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Summary

  • Although the market bounced strongly last week as I expected, I’m not convinced that the pullback was sufficient to create the next great buying opportunity.
  • Among the ten U.S. business sectors, the big winner last week was Energy, but defensive sector Utilities still stands alone as the year-to-date leader.
  • This week’s fundamentals-based rankings have returned to a slightly bullish bias, but the near-term technical picture is more neutral than bullish.
  • Our sector rotation model suggests a bullish stance by holding Technology, Healthcare, and Industrial. Also discussed are alternative ETFs and individual stock ideas.

As I suspected it might, the stock market bounced strongly last week. Weakness the prior week was due in part to traders exiting positions for vacation during the holiday-shortened week, protecting big capital gains, cashing out to pay taxes on capital gains, and "delta hedging" on put options. However, I'm not convinced that the pullback was sufficient to create the great buying opportunity -- but it was sure a tradable bounce.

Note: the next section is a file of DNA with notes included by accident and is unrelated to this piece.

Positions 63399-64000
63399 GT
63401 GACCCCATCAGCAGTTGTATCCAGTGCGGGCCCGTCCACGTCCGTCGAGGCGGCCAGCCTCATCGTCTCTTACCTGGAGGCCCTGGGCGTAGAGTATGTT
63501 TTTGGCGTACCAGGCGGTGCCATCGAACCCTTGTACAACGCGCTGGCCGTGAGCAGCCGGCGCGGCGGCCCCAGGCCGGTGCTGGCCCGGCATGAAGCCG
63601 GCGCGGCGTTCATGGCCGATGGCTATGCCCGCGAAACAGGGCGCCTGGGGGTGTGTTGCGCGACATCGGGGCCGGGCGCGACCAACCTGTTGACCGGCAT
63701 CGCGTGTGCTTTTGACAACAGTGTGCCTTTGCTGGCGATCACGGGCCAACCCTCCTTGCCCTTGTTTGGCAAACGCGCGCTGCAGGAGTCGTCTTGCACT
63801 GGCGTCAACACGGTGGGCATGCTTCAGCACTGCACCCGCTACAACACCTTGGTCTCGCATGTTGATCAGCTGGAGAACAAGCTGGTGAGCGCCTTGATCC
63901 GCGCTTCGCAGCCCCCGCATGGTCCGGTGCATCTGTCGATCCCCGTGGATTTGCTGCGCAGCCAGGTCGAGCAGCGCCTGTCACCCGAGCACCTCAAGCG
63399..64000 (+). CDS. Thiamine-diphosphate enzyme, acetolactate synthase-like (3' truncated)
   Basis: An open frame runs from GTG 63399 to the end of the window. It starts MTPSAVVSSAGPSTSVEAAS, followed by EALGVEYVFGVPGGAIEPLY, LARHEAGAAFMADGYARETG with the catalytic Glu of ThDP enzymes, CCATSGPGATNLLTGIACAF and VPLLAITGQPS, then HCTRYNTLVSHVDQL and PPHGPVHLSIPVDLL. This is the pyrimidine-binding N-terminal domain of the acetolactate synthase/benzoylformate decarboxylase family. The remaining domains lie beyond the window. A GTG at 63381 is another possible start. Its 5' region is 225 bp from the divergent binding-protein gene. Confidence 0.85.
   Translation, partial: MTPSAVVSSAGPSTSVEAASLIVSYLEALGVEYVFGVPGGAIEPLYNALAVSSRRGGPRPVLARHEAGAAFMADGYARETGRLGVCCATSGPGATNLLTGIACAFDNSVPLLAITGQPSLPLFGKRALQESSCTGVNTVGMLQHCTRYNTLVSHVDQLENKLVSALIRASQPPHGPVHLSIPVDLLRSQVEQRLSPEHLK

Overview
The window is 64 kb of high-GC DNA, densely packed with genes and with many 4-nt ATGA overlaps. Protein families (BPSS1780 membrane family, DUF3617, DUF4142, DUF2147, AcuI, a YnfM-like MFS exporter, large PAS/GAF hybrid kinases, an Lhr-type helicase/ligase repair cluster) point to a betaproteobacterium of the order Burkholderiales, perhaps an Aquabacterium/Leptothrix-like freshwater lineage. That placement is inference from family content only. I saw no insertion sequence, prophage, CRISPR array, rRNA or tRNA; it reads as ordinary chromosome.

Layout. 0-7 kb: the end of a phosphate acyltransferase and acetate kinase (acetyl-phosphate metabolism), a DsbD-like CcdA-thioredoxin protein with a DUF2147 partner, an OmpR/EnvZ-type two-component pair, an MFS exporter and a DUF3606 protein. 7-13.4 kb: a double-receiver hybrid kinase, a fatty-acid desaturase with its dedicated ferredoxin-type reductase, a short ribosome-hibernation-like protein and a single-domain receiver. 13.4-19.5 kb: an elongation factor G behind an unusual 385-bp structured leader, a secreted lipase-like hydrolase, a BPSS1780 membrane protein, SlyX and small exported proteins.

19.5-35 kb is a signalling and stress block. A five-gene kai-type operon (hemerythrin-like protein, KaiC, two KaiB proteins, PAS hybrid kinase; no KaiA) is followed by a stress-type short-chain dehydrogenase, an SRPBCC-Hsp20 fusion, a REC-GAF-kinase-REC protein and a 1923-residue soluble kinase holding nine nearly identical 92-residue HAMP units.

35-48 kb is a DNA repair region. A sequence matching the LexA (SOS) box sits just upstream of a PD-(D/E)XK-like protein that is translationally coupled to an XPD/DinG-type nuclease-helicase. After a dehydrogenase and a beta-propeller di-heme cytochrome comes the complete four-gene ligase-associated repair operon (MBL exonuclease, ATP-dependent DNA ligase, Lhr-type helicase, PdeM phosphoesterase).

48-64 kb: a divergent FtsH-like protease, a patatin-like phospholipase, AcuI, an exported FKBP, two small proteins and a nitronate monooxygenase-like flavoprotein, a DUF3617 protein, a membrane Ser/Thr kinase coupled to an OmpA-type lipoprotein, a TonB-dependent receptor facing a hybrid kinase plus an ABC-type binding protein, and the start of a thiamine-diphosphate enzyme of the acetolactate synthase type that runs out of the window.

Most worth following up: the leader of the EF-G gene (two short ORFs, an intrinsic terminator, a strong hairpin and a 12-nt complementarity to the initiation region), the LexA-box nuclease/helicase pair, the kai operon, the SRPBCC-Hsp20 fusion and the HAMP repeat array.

Among the ten U.S. business sectors, the big winner last week was Energy, which was up about +4.5%. Also, Financial and Industrial were each up about +3%. Defensive sector Utilities still stands alone as the year-to-date leader, up about +11%, while Energy's strong performance last week has it in second place, up about +5% YTD. Healthcare has been the big loser as it has fallen from the penthouse to the outhouse since the beginning of March, led by the big selloff in momentum favorites from biotech and biopharma.

Wringing out some of the excesses has been healthy for the market overall. I expect that at this stage of the bull run, particularly with the Federal Reserve methodically tapering its liquidity injections, the higher-quality stocks with reasonable forward valuations that were sold off by the momentum traders will recover quickly while the lower-quality speculative stocks that surfed the wave of speculator euphoria will be left behind in a general flight to quality.

Many market commentators are warning of a similar "jobless recovery" as we saw in the 1990s. They lament the sky-high profit margins (that are likely to revert to the mean), growing income inequality, and the predominance of low-paying or part-time jobs among our anemic job growth. Moreover, most new investment and M&A in today's high-tech society are in intellectual property or capital-intensive (rather than labor-intensive) business - whether new drilling technologies for the energy industry or Facebook's $19 billion acquisition of WhatsApp (with all of 55 employees).